WASHINGTON (AP) — The Jan. 6 committee is returning to primetime on Thursday evening for what could be its final hearing.
The focus of the hearing is expected be on what former President Donald Trump was doing while rioters stormed the U.S. Capitol.
Roughly three hours elapsed between Trump’s speech at a rally near the White House and his release of a video calling the rioters “very special” but asking them to “go home now.”
Matthew Pottinger, a U.S. Marine and former deputy national security adviser to Trump, will be one of the key witnesses at the hearing of the select House committee investigating the attack. The other is Sarah Matthews, who resigned from her position as a deputy press secretary the same day.
Pottinger and Matthews will join Cassidy Hutchinson, a former assistant to Mark Meadows, Trump’s final chief of staff, in the exclusive club of Trump White House insiders who have appeared publicly.
Committee Chairman Bennie Thompson (D-MS) and Vice Chair Liz Cheney (R-WY) made the following statement on Wednesday regarding the subpoena of Secret Service cell phone data:
“The Secret Service has begun producing records to the Select Committee pursuant to the subpoena we issued last week and our investigators are assessing that information. We have concerns about a system migration that we have been told resulted in the erasure of Secret Service cell phone data. The U.S. Secret Service system migration process went forward on January 27, 2021, just three weeks after the attack on the Capitol in which the Vice President of the United States while under the protection of the Secret Service, was steps from a violent mob hunting for him. Four House committees had already sought these critical records from the Department of Homeland Security before the records were apparently lost. Additionally, the procedure for preserving content prior to this purge appears to have been contrary to federal records retention requirements and may represent a possible violation of the Federal Records Act. The Select Committee is seeking additional Secret Service records as well. Every effort must be made to retrieve the lost data as well.”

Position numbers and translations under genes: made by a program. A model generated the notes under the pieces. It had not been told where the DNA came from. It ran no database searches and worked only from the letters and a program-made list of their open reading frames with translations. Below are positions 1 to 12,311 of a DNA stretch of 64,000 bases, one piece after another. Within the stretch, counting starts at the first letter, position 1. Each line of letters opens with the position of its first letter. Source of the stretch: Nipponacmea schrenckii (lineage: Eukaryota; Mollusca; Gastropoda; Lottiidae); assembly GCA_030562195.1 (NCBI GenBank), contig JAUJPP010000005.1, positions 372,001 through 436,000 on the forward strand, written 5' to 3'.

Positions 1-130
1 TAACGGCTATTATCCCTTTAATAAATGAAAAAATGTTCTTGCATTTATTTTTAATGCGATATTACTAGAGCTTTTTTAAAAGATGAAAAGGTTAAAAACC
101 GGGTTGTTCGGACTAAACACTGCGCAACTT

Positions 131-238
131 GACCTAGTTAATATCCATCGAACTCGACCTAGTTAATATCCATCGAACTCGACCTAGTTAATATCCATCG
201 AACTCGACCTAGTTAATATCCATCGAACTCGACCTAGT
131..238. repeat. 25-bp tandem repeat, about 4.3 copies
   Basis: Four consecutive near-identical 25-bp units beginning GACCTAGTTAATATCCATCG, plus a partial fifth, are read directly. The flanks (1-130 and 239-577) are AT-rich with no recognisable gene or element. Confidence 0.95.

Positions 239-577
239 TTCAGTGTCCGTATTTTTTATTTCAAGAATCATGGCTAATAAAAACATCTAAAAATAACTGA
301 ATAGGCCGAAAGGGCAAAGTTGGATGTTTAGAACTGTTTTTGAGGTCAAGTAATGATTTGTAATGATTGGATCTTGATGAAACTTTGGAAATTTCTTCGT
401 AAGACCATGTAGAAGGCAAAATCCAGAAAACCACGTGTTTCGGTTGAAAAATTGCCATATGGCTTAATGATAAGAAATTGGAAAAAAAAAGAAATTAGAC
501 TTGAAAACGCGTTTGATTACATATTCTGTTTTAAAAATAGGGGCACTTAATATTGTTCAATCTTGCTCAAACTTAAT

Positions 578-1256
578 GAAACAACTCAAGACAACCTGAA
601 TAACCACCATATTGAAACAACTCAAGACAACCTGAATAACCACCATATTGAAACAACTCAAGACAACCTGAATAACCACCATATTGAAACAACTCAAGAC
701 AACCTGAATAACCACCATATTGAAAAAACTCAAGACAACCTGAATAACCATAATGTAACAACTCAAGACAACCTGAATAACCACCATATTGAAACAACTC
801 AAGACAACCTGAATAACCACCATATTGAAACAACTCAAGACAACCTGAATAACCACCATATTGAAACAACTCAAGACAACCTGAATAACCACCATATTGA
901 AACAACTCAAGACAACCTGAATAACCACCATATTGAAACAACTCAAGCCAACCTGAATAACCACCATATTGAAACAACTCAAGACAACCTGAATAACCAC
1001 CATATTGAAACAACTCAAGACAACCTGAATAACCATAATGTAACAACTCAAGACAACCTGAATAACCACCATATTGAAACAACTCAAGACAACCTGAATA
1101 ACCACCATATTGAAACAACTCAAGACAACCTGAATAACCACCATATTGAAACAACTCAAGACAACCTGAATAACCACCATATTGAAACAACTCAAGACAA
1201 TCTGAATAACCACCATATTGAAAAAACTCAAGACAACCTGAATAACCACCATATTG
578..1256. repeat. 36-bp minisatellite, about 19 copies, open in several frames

Thursday night marks the second primetime hearing. The first was watched by more than 20 million people.